Under general anaesthesia, the frontal bossing was reached through a coronal approach. The incision was performed in an oblique fashion in order to preserve the maximum amount of hair follicles. Once the frontal bone, glabella, and superior orbital rim were exposed, both supraorbital neurovascular bundles were dissected carefully. The limits of the frontal sinus were marked on the anterior cortical wall with the help of the prefabricated surgical cutting guide ( Fig. 2 ). Then, the anterior wall was removed integrally using a piezoelectric device (Implant Center 2; Satelec-Acteon Group, Tuttlingen, Germany) ( Fig. 3 ). The tip of the piezoelectric saw was inclined obliquely at an angle greater than 45° to the bone surface, taking care to avoid any perforations and subsequent dural exposure. The mucosa of the sinus was removed, and both frontonasal ducts and frontal sinuses were obliterated with fibre-reinforced calcium phosphate (Norian CRS; Synthes Inc., West Chester, PA, USA). The previously removed anterior wall fragment was meticulously sculpted and flattened with a surgical burr (round cutting, 6-mm diameter head) and then repositioned. The sharp edges of the repositioned anterior wall bone were polished with the same burr in order to achieve a smooth continuity with the margins of the resection. Furthermore, the excessively prominent supraorbital ridges were recontoured, taking care to avoid the supraorbital neurovascular bundles. After haemostasis revision, standard closure of the coronal approach in two layers was completed: the scalp was closed with 3–0 Vicryl sutures (Ethicon, Sommerville, NJ, USA) and the skin with 3–0 Prolene sutures (Ethicon, Sommerville, NJ, USA).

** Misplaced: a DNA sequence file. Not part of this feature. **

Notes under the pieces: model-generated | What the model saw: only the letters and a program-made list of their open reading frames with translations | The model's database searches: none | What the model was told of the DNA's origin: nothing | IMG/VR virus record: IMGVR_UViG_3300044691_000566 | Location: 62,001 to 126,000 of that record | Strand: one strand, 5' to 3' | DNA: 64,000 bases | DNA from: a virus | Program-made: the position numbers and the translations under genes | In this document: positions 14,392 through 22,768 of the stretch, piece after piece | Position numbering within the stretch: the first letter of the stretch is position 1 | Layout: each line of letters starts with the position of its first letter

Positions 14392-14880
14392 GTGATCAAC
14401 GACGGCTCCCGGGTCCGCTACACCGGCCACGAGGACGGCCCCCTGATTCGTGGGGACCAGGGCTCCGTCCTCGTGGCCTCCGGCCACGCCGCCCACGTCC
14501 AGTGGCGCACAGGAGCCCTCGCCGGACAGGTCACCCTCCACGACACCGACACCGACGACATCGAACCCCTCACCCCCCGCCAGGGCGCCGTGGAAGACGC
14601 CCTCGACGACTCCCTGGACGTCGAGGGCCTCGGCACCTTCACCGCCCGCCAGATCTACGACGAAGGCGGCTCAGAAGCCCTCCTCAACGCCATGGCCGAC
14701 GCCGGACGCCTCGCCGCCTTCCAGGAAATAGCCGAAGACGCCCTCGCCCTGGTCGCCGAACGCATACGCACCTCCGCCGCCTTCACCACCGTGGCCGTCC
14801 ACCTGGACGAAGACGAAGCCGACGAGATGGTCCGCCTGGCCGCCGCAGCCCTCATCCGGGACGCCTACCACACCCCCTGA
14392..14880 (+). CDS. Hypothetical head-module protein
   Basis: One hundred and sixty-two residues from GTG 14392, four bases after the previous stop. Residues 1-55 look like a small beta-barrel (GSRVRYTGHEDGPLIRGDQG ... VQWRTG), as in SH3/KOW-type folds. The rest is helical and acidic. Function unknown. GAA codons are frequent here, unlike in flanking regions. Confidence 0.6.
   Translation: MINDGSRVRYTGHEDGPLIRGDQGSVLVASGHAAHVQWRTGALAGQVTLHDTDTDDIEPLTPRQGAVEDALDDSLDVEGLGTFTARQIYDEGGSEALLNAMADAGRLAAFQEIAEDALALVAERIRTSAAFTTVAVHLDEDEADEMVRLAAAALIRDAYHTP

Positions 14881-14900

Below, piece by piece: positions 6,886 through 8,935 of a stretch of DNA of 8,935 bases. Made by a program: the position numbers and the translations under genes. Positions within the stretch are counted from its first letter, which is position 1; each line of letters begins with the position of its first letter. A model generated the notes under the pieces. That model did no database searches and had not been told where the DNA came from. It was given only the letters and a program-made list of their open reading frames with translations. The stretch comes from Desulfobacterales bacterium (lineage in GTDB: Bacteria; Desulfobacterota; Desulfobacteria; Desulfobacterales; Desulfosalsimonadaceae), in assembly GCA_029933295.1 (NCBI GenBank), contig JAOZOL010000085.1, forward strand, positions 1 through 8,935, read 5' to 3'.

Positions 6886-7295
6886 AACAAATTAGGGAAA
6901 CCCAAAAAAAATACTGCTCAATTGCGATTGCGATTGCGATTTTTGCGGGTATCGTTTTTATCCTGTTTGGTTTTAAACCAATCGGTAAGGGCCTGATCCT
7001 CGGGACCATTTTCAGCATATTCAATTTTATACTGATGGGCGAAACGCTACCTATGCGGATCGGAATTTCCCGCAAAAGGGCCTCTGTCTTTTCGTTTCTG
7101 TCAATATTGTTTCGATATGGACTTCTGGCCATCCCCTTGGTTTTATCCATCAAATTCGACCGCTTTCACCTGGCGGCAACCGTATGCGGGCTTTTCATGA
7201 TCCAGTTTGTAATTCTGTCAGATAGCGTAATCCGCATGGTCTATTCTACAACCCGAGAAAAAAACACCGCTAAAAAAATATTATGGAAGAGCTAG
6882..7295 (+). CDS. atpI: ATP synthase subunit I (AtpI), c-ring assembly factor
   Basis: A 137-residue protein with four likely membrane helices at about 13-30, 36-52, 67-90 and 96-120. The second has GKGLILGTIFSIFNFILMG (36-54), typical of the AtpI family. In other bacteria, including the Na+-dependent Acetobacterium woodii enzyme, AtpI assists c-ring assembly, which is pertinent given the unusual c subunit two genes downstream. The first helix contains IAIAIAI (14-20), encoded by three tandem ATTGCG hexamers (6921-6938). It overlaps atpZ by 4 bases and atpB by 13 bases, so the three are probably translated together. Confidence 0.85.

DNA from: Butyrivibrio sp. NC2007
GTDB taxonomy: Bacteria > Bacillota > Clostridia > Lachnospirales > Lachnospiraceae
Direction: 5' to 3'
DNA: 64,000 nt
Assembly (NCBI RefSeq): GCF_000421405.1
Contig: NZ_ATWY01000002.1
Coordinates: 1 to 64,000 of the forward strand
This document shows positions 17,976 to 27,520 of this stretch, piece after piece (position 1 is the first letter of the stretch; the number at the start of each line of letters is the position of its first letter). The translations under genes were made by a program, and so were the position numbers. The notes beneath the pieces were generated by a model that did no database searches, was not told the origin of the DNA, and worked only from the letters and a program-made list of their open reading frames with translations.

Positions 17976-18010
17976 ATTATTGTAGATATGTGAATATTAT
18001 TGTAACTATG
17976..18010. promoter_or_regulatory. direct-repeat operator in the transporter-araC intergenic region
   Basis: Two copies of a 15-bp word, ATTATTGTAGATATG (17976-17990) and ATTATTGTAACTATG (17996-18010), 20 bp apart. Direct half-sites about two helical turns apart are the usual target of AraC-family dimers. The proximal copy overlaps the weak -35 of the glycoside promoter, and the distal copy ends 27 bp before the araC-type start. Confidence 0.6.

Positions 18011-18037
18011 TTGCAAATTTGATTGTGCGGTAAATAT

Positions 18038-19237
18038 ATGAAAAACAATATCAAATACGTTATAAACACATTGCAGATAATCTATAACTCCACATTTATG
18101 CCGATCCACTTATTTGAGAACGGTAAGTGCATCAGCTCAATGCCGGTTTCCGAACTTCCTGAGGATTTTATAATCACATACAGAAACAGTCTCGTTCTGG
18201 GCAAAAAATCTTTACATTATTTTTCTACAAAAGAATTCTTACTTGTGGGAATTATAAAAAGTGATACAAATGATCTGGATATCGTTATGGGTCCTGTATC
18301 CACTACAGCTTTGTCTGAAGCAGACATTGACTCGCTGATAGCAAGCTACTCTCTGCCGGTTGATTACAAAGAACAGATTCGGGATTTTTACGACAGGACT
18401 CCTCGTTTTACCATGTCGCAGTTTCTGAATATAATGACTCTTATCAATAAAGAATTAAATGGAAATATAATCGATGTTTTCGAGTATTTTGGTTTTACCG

Dec 14, 2017 | Posted by in Oral and Maxillofacial Surgery | Comments Off on Three-dimensional surgical planning and simulation to improve surgical accuracy and reduce invasiveness of cranioplasties